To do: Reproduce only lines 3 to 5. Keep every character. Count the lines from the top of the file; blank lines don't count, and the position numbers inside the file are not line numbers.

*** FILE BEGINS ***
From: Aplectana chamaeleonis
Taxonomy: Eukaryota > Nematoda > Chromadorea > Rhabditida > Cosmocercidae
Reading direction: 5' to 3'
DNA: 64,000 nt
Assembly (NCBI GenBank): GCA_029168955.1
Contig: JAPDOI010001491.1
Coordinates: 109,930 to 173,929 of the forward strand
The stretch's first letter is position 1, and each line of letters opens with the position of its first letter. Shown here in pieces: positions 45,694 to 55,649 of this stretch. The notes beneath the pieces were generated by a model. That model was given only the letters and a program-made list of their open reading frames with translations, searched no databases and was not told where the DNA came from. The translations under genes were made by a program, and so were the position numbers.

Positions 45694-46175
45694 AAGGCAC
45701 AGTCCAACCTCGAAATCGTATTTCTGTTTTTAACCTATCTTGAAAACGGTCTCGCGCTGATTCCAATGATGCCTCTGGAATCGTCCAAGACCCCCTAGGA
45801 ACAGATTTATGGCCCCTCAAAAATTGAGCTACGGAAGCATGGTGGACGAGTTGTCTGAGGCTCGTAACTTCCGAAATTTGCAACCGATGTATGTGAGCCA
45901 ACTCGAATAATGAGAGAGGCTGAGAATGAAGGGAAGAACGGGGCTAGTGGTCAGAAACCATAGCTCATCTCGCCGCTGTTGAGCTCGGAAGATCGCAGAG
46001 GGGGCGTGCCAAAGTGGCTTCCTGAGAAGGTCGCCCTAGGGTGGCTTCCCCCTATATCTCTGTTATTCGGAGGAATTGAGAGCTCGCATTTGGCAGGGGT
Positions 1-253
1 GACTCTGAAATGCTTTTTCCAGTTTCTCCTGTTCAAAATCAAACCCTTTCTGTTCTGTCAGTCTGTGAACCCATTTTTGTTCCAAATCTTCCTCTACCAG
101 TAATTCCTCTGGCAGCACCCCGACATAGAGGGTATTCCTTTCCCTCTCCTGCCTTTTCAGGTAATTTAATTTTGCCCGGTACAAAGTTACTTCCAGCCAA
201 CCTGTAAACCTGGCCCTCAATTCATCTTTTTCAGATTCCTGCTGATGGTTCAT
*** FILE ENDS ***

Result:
Reading direction: 5' to 3'
DNA: 64,000 nt
Assembly (NCBI GenBank): GCA_029168955.1